Friday, March 09, 2018

Hospital Can Assert Ministerial Exception Defense To Suit By Chaplain

In Penn v. New York Methodist Hospital, (2d Cir., March 7, 2018), the U.S. 2nd Circuit Court of Appeals in a 2-1 decision held that a hospital "only historically connected to the United Methodist Church but still providing religious services through its pastoral care department" may invoke the ministerial exception doctrine.  The court summarized its majority opinion:
Mr. Penn—a former duty chaplain at New York Methodist Hospital—brought a lawsuit alleging that New York Methodist Hospital and Peter Poulos discriminated against him on the basis of his race and religion, and retaliated against him after he filed charges with the U.S. Equal Employment Opportunity Commission and the New York City Commission on Human Rights. New York Methodist Hospital, because of its history and continuing purpose, through its Department of Pastoral Care, is a “religious group.” Mr. Penn’s role within the Department of Pastoral Care was to provide religious care to the hospital’s patients and religious care only. Therefore, the First Amendment’s Religion Clauses warrant the application of the ministerial exception doctrine and the dismissal of this lawsuit.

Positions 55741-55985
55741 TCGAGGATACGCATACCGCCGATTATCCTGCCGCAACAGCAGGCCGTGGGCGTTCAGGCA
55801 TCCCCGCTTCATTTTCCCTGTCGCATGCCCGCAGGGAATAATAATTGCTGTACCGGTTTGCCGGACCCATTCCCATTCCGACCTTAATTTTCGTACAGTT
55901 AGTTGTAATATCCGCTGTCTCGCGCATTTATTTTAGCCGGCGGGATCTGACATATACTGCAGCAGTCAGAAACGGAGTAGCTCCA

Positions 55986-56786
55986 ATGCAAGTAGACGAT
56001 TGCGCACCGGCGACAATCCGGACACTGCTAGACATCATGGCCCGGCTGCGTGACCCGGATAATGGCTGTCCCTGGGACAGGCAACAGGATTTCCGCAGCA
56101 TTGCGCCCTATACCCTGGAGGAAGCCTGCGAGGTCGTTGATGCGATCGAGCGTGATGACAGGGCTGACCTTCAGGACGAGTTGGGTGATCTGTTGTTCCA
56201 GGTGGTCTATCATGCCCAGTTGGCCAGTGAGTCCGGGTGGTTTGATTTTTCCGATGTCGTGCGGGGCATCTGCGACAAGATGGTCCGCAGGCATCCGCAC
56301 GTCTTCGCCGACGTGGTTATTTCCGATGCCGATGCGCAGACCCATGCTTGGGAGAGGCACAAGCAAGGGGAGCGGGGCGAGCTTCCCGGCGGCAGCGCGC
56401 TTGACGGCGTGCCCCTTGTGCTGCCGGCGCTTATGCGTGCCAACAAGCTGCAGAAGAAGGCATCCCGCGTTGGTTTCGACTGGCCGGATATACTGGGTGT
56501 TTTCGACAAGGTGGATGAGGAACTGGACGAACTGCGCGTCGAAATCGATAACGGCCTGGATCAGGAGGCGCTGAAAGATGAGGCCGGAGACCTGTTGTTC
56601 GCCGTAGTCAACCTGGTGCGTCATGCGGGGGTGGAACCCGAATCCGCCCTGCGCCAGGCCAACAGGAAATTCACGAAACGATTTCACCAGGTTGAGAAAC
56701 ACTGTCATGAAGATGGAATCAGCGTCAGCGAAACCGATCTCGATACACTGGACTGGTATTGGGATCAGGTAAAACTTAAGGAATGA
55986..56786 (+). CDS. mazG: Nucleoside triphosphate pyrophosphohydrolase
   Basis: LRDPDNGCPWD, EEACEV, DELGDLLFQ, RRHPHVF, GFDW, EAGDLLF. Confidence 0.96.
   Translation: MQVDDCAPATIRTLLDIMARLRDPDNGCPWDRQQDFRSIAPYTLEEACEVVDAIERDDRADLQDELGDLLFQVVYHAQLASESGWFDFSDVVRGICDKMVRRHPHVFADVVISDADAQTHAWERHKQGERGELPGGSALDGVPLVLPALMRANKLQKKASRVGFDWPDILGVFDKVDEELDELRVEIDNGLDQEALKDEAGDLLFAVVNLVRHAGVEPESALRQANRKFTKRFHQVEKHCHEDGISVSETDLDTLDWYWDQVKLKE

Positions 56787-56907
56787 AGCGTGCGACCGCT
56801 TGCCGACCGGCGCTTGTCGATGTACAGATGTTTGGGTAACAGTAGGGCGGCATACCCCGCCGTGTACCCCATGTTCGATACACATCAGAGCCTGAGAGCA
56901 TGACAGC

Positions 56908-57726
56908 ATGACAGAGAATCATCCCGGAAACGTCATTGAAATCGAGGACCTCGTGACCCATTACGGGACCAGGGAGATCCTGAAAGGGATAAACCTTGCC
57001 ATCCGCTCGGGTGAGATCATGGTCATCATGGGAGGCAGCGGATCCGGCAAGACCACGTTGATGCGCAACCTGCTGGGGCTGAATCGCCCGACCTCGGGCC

Judge Droney dissented, saying in part:
The presence of a non‐sectarian chaplaincy department cannot transform an otherwise secular hospital into a religious institution for purposes of the ministerial exception.  If it could, most hospitals would be exempt from anti‐discrimination laws, as most—even clearly secular hospitals—have chaplaincy departments.... Moreover, the interfaith nature of the Department means that it is not run according to the tenets of any particular religion, thereby reducing the likelihood that evaluating the reasons for the termination of an employee such as Penn would “plunge [a court] into a maelstrom of Church policy, administration, and governance.”
Courthouse News Service reports on the decision.